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What is geology worth to the UK?

In these days when we need to know the cost of everything, David Manning trawls the statistics to find out just how much value Geology creates for our national economy.

Geoscientist Online 7 February 2011

In 1965 the first North Sea gas and in 1975 the first North Sea oil came ashore to the UK. Between 1970 and 2009, 3400 million tonnes of oil worth £675 billion and 26 million GWh gas worth £2270 billion have been produced (Figure 1) . That is 3 trillion pounds of value, with total tax revenues about half of this .

Figure 1. UK production of oil and gas since 1970 ( and total tax revenues (Abdo, 2000).
Figure 1. UK production of oil and gas since 1970 ( and total tax revenues (Abdo, 2000).

None of this wealth would have been discovered without the scientific skills of the geologist. Observation, experiment and interpretation based on rigorous scientific principles enabled North Sea oil and gas to be located – in a challenging environment where next to nothing is exposed on land.

Until the late 1970s, research and teaching about petroleum systems in British universities was comparatively limited. The geologists with the skills needed to develop the nascent petroleum industry included several who studied to PhD level with funding from the Natural Environment Research Council (NERC). Many pioneers did not learn from research into petroleum systems, but their complete contrast – high temperature experimental work, sophisticated structural mapping and petrological work on metamorphic and igneous rocks. Basic NERC-funded research provided leading individuals with the intellectual agility and transferable skills that enabled North Sea oil to be exploited. As the industry evolved, increasing postgraduate research and training (often with industry funding) built a growing cohort with specialist skills, and informed both postgraduate and undergraduate training.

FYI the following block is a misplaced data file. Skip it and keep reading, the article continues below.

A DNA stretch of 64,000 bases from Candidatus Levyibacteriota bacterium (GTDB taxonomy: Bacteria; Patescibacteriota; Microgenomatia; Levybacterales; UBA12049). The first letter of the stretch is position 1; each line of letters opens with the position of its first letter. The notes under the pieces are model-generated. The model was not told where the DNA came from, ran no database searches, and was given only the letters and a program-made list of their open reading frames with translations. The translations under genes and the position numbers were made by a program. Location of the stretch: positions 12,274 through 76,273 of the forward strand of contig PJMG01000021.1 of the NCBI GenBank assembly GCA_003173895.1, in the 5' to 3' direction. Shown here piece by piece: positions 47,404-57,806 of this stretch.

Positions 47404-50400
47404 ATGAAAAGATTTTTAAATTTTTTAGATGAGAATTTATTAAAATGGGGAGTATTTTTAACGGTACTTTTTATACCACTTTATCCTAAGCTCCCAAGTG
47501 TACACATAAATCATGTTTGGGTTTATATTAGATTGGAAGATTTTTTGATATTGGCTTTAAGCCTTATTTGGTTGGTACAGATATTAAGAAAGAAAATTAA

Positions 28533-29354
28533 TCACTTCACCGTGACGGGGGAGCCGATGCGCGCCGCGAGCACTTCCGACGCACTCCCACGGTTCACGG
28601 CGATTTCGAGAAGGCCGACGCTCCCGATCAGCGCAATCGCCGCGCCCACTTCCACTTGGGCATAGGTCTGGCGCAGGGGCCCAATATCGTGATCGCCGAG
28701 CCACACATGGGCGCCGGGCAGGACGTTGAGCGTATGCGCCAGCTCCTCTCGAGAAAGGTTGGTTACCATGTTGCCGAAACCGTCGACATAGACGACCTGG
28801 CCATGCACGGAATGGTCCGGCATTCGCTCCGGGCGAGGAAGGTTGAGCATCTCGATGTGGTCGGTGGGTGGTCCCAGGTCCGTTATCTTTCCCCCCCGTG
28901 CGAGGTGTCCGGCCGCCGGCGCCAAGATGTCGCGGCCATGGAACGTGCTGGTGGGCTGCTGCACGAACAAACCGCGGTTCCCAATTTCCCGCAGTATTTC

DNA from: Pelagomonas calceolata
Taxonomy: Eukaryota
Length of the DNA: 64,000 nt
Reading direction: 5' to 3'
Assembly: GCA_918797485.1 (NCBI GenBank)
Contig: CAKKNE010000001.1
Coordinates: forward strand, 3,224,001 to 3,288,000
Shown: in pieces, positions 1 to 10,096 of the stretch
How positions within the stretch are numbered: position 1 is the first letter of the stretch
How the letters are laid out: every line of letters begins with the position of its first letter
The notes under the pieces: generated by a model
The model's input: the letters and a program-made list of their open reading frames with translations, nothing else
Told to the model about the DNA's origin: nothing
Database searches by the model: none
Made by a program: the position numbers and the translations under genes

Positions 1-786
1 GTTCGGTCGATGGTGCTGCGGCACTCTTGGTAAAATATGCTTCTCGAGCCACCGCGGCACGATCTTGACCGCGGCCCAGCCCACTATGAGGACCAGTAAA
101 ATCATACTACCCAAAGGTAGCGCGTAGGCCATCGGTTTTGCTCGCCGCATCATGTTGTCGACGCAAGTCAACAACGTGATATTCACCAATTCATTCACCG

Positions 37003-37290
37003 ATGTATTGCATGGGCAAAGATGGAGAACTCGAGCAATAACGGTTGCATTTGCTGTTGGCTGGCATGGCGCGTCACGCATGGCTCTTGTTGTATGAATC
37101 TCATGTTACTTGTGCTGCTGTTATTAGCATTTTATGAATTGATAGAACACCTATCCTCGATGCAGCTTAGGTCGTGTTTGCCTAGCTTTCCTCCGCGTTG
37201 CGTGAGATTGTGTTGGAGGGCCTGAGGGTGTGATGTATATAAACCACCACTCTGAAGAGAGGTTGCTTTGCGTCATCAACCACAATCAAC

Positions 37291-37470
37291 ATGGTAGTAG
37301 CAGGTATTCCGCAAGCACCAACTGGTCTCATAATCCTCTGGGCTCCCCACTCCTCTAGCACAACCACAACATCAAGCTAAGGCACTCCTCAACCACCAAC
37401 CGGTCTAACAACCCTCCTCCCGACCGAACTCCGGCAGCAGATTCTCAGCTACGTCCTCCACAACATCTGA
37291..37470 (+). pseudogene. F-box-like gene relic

Petroleum is just one component of the wealth created by UK geological science, worth about £38 billion annually (Table 1). Geologists also underpin production of coal, aggregates, industrial minerals and metals . Additional ‘environmental’ products generated by geologists include groundwater and landfill, both generating substantial income through sales of a product – water or space . The total annual value of wealth created by geology is about £48 billion.

Products/Services Sector Value (£000m)
Mineral products  Oil  27306 
  Gas  10612 
  Coal  1154 
  Aggregates  1844 
  Other construction  349 
  Industrial minerals  566 
Environmental products  Groundwater  2555 
  Landfill (municipal)  3200 
Services  Consultancy  375 
  BGS  55.8 
  Universities  150 
TOTAL    48,170.8